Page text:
A continual dripping on a rainy day and a quarrelsome wife are alike; to restrain her is to restrain the wind or to grasp oil in one's right hand. (Proverbs 27:15-16)If you've ever been around anyone who argues to "show up" a spouse, or to be "clever" while playing the spouse as less than so, or, in order to, by their words, set a group against a wife or a husband, you know exactly what these verses are addressing.
It's serious business. (And like many serious passages of Scripture that use vivid or exaggerated imagery, these verses make their serious point hilariously.)
But more to the point of Proverbs 27:15-16, there's good reason to wonder whether spouses like the ones described here are really married. By that I mean that I wonder how committed to their marriages and to the persons to whom they're married people like this really are.
One reason I wonder is that the eighth commandment, with its proscription against gossip, in Martin Luther's phrasing, calls us to "fear and love God so that we do not betray, slander, lie, or gossip about our neighbors, but defend them, speak well of them, and put the most charitable construction on all they do."
If all of this applies to our neighbors everywhere else in the world--from the person next door to the occupant of the White House--how much more does it apply to married people treat the neighbors with whom they share a bed?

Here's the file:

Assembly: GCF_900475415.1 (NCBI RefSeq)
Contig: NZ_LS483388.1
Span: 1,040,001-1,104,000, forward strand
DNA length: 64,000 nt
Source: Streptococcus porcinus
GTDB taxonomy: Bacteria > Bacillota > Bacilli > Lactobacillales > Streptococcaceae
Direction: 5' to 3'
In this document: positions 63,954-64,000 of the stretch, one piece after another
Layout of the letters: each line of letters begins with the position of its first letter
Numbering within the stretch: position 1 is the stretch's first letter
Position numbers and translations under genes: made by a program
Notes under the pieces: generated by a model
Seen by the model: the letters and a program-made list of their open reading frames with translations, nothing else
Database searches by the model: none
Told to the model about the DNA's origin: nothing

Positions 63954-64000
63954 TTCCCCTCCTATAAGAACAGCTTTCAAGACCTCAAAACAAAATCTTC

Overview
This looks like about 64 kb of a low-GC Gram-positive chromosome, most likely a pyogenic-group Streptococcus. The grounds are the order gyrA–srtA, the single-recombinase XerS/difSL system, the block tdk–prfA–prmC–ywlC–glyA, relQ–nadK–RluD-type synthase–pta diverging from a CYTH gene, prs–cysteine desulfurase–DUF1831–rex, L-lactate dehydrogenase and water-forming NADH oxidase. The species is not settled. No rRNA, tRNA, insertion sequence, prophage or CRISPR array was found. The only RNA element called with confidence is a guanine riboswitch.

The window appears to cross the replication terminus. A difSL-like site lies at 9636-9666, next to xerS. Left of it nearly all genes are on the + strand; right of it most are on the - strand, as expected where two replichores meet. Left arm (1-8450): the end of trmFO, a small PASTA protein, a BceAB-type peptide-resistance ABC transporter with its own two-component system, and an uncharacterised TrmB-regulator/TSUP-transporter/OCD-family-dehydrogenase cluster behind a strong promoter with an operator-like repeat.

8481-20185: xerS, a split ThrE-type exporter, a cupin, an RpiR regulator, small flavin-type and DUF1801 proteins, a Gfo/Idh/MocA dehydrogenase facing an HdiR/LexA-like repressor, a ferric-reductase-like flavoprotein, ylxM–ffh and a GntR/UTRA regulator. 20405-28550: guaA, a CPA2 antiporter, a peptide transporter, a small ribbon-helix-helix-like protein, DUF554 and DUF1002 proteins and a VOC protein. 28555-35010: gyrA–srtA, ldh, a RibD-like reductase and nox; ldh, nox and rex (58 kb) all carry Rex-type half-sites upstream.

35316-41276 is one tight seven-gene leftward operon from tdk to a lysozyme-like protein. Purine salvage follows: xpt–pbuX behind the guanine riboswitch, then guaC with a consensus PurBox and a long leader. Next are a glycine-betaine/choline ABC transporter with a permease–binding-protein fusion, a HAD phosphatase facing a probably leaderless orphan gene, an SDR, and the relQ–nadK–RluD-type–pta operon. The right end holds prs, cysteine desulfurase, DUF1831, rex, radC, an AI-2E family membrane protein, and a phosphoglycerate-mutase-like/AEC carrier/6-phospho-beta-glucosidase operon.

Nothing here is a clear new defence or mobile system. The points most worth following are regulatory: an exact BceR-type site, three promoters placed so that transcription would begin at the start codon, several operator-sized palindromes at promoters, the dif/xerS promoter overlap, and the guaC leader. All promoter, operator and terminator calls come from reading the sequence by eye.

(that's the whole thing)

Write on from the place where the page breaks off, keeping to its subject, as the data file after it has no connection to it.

Contentious and quarrelsome spouses, in breaking the eighth commandment with repeated impunity, as I have often observed, also break their marriages in ways that bring misery to Christian spouses who take both the eighth commandment and their marriage vows seriously. "My husband [or, my wife]," they may think, "isn't married. But I am." And so they feel compelled to stay in their non-marriages and make the best of their lives. It's sad and it's brave all at once.
Maybe we pastors would be well advised to use Exodus 20:16, where the eighth commandment appears, along with Proverbs 27:15-16, applying the latter to both quarrelsome wives and husbands, for our next wedding sermons instead of 1 Corinthians 13.
It might catch someone's interest and warn some newlywed husband or wife to seek God's help in refraining from being like incessant dripping on a rainy day, unrestrained in their never-ceasing nastiness.
It might even stop some non-marriages from happening in the first place.
Just a thought.